Cultivate a non judgmental environment acknowledge

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- Cultivate a non-judgmental environment - Acknowledge that the client is the expert on themselves - Active listening and reflective listening - Ensuring client autonomy - Be genuine and authentic Who Is in Charge? What Is the Role of the Client and the Counselor? What is the counselor responsible for in The client is viewed as the expert on themselves while the counselor acts as the expert on the therapeutic process. Counselor role: - Provide environment that is judgement- free, empathetic, and safe. This produces and environment conducive for change, 17
Theories of Counseling Chart - Validate and acknowledge negative feelings - Being aware of tone when speaking - Empathy - Unconditional positive regard - Congruence sessions? What is the client expected to do? Who takes the leading role in the interaction? but does not interfering with client’s process of self-discovery - Act as facilitator, using active and reflective listening to ensure client feels heard and validated in their emotions - Develop and maintain a genuine relationship Client role: - Take lead on discussions, thus promoting self-awareness and actualization - Engage in frequent self-check-ins - Seek self-awareness and self-acceptance as a means to promote growth and healing 18
Theories of Counseling Chart Web Resources Who uses this theory? How do they present themselves to the wider community? Where are resources for learning more? The Association for the Development of the Person-Centered Approach: Center for Studies of the Person: Association for Humanistic Psychology: Scholarly Articles, Books, and Resources on the Theory What are some good references that I may want to refer to in the future? - Carrick, L. (2014). Person-centered counsellors’ experiences of working with clients in crisis: A qualitative interview study. Counseling & Psychotherapy Research, 14 (4), 272-280. - Joseph, S., & Murphy, D. (2012). Person- centered approach, positive psychology, and relational helping: Building bridges. Journal of Humanistic Psychology, 53, 26‒51. - Kottler, J. A., & Montgomery, M. J. (2019). Theories of Counseling and Therapy: An Experiential Approach (3rd ed.). Cognella Academic Publishing. 82126-1A/ (pg 133-144) 19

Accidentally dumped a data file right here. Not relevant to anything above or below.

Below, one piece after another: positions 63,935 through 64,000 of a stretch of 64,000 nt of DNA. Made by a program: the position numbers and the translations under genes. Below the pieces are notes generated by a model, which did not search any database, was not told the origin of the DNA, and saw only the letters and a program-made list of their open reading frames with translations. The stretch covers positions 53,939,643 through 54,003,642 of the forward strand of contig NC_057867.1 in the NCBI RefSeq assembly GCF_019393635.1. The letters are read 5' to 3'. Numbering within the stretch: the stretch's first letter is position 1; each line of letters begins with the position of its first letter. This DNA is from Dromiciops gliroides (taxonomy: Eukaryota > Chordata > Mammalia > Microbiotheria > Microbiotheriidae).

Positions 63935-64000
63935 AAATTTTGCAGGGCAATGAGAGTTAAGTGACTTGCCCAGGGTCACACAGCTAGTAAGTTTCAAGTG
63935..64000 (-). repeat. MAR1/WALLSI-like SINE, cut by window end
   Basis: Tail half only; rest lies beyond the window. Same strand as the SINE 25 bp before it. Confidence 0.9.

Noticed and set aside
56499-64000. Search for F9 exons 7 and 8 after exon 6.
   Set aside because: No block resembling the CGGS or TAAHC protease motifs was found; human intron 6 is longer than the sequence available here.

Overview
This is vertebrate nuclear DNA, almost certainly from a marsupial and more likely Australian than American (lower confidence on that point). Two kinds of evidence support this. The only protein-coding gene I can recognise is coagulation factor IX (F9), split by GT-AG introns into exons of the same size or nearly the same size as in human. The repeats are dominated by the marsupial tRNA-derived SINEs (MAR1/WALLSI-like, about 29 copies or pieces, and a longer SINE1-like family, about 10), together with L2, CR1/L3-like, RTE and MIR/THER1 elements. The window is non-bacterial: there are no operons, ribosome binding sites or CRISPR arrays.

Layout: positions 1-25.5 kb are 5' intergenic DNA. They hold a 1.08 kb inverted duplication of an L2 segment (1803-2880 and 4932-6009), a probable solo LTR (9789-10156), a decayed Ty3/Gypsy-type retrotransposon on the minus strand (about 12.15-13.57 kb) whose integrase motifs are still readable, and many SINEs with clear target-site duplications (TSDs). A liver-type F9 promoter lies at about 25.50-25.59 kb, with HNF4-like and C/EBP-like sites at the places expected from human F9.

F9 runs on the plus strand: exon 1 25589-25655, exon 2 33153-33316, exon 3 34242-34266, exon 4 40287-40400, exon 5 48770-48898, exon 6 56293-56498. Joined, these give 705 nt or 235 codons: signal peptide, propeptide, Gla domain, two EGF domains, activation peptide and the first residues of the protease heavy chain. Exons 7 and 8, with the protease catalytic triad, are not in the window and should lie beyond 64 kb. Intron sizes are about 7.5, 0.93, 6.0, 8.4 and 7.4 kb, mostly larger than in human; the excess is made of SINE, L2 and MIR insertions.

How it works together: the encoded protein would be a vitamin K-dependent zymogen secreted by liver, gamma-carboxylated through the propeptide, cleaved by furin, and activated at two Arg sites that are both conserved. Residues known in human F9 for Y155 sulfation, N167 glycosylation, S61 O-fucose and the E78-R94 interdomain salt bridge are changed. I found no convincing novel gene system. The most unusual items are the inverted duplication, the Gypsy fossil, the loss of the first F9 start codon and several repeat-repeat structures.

Theories of Counseling Chart Behavioral Therapy 20
Theories of Counseling Chart Key Concepts What are some of the key propositions of the theory? How and why do people develop problems? - Genetics play a role, but personality is developed primarily from individual experiences - Behavior is learned (modeling, conditioning, and reinforcement) - Behavior is purposeful and purpose must be identified prior to adjusting behavior - Behavior must be viewed in the context in which they occur - Based on scientific method and is systematic, empirical, and experimental - Goals should be SMART (specific, measurable, attainable, realistic, and time- sensitive) - Focus on educating clients about behavior - Collaborative approach between client and counselor Theory of Change How can therapy help a person overcome problems? What must a person do to improve his or her functioning?

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